Tuesday, June 9, 2009

The Morses from Seattle Volunteer in Kiryat Malachi

Nancy Highiet Morse and her husband Wayne Morse last summer helped host the counselors from Israel who volunteered at the Seattle area JCC Day camp. They also hosted a Jewish student from Hungary. Wayne has his own business and his very handy with both computer and machine repair. Nancy is an independent school librarian who has a spring quarter sabbatical, so the two of them decided to come to Israel just before Yom Haatzmaut, Israel Independence Day, and volunteer in Kiryat Malachi. Before leaving, they went to the "garage" of Norm Chapman, the book man, who has collected over 35,000 books from many sources for the schools and libraries in the Kiryat Malachi/Hof Ashkelon region. Nancy gathered some and took them to the gifted center in Kiryat Malachi as well as others for a teacher who lives nearby and teaches outside the region, saving Norm the postage. When he began, books were sent by ship, but now due to security, all is sent by airmail.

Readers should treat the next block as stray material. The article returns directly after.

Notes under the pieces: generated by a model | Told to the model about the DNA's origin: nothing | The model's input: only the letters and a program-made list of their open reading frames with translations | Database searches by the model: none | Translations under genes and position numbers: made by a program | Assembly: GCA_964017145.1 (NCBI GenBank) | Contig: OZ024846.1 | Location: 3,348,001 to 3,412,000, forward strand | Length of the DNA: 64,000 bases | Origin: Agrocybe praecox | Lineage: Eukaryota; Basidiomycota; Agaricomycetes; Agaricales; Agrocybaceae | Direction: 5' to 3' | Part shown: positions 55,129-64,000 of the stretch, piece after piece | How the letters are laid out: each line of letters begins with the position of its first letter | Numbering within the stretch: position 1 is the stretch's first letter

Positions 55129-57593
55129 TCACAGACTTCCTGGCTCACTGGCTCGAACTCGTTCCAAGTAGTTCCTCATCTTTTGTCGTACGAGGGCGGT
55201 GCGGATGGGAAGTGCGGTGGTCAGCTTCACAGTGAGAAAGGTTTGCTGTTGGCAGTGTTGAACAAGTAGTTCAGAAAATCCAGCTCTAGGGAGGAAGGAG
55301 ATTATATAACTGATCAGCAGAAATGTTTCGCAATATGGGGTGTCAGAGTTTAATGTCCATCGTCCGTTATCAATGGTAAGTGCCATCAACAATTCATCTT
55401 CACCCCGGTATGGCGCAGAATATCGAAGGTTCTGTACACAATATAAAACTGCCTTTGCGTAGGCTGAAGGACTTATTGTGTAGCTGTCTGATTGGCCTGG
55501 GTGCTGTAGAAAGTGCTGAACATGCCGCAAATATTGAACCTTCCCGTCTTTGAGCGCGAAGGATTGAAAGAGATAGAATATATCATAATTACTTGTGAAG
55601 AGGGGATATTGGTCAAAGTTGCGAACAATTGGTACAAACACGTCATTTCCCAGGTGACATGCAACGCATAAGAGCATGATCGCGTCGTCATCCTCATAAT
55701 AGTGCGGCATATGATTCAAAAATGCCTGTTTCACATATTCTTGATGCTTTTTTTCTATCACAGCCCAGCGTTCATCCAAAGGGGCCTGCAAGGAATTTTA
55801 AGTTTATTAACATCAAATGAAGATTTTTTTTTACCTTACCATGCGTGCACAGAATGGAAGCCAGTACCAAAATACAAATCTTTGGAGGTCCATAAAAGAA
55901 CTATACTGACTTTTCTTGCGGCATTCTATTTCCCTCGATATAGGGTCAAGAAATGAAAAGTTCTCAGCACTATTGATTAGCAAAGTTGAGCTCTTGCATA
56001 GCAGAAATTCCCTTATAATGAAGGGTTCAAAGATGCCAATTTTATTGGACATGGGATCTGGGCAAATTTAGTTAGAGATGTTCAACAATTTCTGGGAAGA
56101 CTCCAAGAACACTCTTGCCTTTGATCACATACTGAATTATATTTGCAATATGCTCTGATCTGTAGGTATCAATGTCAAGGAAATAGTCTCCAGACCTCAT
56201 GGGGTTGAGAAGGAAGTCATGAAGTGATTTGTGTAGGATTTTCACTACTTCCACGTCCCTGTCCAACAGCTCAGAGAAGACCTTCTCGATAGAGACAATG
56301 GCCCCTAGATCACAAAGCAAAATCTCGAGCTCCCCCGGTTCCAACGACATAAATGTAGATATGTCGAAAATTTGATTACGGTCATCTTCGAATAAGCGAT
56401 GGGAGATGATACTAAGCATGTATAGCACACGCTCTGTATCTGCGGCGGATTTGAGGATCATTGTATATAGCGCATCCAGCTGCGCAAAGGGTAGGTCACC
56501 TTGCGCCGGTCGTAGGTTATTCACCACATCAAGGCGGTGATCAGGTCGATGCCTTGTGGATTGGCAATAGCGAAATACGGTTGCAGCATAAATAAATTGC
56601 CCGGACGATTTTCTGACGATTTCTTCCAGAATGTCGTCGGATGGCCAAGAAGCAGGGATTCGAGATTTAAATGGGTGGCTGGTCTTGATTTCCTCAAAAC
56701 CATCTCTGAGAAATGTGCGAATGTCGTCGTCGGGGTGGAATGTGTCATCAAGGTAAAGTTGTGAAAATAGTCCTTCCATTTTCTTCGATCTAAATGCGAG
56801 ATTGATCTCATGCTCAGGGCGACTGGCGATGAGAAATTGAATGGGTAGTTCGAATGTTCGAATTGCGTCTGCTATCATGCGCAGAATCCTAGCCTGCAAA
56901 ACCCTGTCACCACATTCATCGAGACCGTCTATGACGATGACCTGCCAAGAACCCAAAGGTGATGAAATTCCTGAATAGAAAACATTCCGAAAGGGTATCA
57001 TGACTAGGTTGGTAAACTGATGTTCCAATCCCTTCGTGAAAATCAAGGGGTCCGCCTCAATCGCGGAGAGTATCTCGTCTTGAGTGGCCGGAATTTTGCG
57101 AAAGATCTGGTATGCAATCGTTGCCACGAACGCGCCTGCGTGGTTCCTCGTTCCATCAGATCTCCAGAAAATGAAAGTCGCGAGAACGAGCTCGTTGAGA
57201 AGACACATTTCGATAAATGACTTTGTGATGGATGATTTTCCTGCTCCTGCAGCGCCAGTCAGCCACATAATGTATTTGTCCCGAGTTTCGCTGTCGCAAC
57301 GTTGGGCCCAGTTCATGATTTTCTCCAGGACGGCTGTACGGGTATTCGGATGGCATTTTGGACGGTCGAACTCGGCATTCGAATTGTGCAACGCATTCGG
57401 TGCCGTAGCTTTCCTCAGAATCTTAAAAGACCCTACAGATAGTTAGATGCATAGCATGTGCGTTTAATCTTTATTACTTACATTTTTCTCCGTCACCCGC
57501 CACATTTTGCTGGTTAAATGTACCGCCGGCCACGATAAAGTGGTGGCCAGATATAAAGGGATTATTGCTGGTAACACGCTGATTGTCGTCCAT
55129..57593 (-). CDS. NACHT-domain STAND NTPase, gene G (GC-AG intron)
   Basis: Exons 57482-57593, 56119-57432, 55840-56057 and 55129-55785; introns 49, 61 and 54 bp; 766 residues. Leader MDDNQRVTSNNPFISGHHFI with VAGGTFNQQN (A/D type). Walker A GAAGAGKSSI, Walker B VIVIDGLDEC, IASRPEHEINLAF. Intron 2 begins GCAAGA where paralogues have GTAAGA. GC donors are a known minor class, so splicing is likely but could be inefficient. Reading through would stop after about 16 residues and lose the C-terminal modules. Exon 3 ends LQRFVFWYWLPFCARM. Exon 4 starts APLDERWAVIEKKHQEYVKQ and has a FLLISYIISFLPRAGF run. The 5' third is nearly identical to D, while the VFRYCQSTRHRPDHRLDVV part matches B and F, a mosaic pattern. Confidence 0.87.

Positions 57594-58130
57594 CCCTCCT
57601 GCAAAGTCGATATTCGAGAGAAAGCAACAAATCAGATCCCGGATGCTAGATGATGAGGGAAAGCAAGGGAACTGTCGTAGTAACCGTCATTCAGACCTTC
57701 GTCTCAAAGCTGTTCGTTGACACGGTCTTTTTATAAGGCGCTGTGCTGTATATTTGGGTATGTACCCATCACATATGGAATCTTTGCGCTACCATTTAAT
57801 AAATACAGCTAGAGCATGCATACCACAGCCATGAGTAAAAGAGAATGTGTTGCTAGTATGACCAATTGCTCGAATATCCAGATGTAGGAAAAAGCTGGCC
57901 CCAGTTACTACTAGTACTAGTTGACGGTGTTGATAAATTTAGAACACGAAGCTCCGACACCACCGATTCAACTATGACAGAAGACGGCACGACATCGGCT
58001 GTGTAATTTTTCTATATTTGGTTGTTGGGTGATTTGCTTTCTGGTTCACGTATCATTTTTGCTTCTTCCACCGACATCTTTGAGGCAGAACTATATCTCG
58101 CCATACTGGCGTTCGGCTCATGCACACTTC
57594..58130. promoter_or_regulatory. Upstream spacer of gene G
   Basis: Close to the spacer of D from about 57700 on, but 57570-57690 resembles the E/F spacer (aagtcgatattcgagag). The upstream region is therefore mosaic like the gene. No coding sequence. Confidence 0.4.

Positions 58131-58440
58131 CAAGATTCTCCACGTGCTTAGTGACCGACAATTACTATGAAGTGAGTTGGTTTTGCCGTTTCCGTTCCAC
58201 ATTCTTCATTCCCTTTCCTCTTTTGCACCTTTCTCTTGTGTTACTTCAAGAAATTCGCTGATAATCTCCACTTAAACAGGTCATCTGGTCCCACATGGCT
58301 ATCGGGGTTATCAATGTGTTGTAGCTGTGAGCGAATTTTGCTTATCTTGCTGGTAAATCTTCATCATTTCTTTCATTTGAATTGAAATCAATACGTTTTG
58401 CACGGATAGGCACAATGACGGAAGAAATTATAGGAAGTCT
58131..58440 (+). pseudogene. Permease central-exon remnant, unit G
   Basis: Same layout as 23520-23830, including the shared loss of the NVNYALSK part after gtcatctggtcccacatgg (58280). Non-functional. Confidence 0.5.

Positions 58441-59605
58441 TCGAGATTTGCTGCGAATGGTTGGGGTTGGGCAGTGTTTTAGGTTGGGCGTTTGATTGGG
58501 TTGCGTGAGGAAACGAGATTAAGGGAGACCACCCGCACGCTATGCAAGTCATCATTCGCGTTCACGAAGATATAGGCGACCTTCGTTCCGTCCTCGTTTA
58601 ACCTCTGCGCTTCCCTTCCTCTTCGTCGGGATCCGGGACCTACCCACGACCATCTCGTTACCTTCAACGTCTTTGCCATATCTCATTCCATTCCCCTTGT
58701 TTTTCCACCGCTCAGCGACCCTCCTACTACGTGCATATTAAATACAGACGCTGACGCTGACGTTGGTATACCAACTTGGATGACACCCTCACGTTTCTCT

Norm and Nancy packing books

Nancy and Wayne arrived in Israel a few days before Yom Haatzmaut, rented a car, drove to Kiryat Malachi late in the evening, and only got a bit lost on the way.
Here is Nancy's report:

After a short sleep, we turned on the hot water, took showers, squeegeed the shower floor, turned off the hot water and headed out to meet the locals, for whom we would be volunteering. Ira, the representative for the TIPS partnership was with us, and he knows everyone!

We left early but arrived late to each appointment because we kept running into people who chatted with Ira. We began in the Municipal Building, to schedule Wayne who would be “working with computers.” Then we hit the KM Library and the religious and secular middle/ high schools, where we would both volunteer. We set our schedule for the next two weeks and ran into Jordan (Yarden) at AMAL , the secular secondary school.

Jordan and Nancy